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  19. Agreed, it does come across as phony. Not just the dance, but the yoga (it was hippie and fringe back then unlike now). Even jogging was a strange sport and running didn't gain any kind of momentum until Fred Lebow pioneered the races around the Bronx and eventually to Central Park in NYC.

    So, I guess my point is, it's not that hard to do some research and present something remotely plausible. But maybe that was the point, his scent was to appeal to the "wannabe"...;~)

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  20. I haven't thought about this one in a long time...
    It was a real beaut.
    My kind of pleasure;-)

    [ Hope you are well and thriving , dear E ]

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  21. Green scents really appeal to me because, unlike a lot of other scents, they do not seem to be trying to hard (to be approachable, to be sterotypically feminine, etc.). I think for this reason strong women who know what they like (rather than what others like) are drawn to them.

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  22. I can't exactly say what appeals to me about green fragrances. I wore O de Lancome, a tart green fragrance, before I found Chanel no 19,,,my absolute favorite green! They seem never to go out of style, and denote a freshness and aloofness that appeal to me! Long live green!!

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  23. I think I like that its so different from my own personality, cool and a little standoffish. Im not cool or very calm lol Thanks for the lovely giveaway and all of your posts, I learn so much and always enjoy my visits.

    ~Audrey

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  24. class flirt18:11

    what a generous and exciting offer! what i like about these fragrances is that they are 'easy' to wear yet interesting enough to allow me a private smile, like i just heard a juicy secret...

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  25. Oh, boy, green and green chypres. I can just say that somehow the earthy, fresh, snappy yet mossy and grassy green chypres of old are just so wonderful to me. I can't think of a modern one, (is Alliage still made?) but then, I am new to niche perfumes so maybe there is something to be had. I think what is so sad is that the oakmoss is now gone from new perfumes. I can tell the difference! Thank you for another chance at a rare sample!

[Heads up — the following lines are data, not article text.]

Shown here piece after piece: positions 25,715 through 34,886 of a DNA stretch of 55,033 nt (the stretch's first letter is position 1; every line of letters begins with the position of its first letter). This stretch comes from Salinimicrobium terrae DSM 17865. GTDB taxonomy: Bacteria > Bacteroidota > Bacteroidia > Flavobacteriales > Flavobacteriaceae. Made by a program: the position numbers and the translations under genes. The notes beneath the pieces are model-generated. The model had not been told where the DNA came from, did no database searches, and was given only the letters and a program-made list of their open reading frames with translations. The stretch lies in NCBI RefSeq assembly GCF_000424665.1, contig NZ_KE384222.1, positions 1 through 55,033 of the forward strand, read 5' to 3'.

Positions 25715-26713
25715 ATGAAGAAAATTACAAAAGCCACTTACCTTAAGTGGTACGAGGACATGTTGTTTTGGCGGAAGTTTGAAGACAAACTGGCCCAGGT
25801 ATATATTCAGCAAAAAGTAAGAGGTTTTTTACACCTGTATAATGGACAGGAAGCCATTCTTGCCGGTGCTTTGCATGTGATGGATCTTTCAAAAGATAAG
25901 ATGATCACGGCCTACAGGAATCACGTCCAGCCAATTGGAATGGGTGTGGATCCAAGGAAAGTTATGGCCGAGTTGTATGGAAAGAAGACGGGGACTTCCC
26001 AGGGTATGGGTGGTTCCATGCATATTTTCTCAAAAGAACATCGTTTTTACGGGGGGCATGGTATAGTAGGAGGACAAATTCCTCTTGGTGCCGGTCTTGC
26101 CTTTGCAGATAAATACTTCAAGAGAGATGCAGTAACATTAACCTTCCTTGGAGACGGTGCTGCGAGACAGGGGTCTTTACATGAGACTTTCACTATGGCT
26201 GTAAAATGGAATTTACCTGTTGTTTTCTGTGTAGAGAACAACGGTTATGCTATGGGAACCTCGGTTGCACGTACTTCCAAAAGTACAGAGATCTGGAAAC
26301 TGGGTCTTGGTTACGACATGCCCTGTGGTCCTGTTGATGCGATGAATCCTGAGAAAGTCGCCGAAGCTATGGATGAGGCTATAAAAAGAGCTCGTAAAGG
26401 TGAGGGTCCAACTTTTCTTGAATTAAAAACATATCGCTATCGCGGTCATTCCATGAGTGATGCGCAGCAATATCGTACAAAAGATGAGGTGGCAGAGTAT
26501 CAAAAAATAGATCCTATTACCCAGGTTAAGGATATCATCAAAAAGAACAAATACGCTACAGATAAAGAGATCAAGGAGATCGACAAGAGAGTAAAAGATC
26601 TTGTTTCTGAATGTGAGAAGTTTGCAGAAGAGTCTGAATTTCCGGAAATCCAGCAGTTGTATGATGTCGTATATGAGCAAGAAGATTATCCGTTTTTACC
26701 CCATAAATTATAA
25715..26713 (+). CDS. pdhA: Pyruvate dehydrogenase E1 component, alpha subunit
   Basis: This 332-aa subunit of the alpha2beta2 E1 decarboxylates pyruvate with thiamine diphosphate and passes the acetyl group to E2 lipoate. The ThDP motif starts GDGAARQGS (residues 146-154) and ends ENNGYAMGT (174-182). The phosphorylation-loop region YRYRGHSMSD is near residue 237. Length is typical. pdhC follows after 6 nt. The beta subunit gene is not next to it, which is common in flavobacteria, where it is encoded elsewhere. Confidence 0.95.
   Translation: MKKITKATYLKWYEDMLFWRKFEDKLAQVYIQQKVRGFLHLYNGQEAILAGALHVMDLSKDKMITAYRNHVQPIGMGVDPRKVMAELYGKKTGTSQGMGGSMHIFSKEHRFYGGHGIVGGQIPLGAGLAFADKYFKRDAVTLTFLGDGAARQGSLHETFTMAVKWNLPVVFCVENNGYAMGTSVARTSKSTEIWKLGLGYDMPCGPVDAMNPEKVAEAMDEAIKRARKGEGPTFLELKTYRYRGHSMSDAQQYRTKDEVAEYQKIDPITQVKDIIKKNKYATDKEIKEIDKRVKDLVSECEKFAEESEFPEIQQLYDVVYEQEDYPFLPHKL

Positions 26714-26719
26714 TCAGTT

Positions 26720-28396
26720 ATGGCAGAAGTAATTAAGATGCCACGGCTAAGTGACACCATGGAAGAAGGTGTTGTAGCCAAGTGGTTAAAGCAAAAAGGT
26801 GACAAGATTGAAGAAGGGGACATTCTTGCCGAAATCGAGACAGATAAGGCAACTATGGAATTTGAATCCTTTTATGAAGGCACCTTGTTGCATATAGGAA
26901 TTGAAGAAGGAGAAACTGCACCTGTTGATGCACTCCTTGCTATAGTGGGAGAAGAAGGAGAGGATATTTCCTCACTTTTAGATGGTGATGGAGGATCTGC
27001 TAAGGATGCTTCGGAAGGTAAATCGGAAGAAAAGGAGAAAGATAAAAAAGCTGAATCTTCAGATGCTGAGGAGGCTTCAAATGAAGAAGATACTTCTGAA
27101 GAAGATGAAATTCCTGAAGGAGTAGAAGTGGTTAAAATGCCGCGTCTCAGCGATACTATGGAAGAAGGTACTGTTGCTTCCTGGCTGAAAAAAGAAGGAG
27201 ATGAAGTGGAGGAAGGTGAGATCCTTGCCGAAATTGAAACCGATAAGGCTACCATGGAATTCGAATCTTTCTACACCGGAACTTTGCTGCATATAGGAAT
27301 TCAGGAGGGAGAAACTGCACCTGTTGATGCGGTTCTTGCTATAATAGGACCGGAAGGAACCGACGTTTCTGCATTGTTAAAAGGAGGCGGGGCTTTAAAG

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  26. Hi, Alliage was my first purchase of a fragrance. I was in high school and felt so much like a woman stepping up to the Estee Lauder counter to buy it. The outdoorsy advertising in magazines got me interested in it initially, the sharp freshness of the green kept me. I have two vintage bottles that I'm using very carefully. It's unfortunate that so many good greens have been discontinued. I feel like I spend a great deal of time searching eBay to replenish my favorites. I'd like to try this lost fragrance,I'm sure I'd love it.

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  27. I'll have to fish out my bottle of Inouï to check.

    I'm not so crazy after all things green as our Helg. It has something to do with my damn synaesthesia. The actual cut-grass smell that's the etalon for green doesn't smell really green to me, rather hay-coloured. Green is the olfactory equivalent of the taste of sorrel. At which point nobody follows me anymore. I'll get some galbanum to check that one but guessing from what I've smelled in fragrances, it's somewhere between pale yellow and jade green, not green proper. When I clean all the clutter from my table, I'll try to make a thing that smells green to me - something between spruce and lime.

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  28. I consider greens - and I'd include chypres - as bracing palate-cleansers from my usual diet of warm, ambery orientals. I love the latter, but you need something from the opposite end of the spectrum once in a while!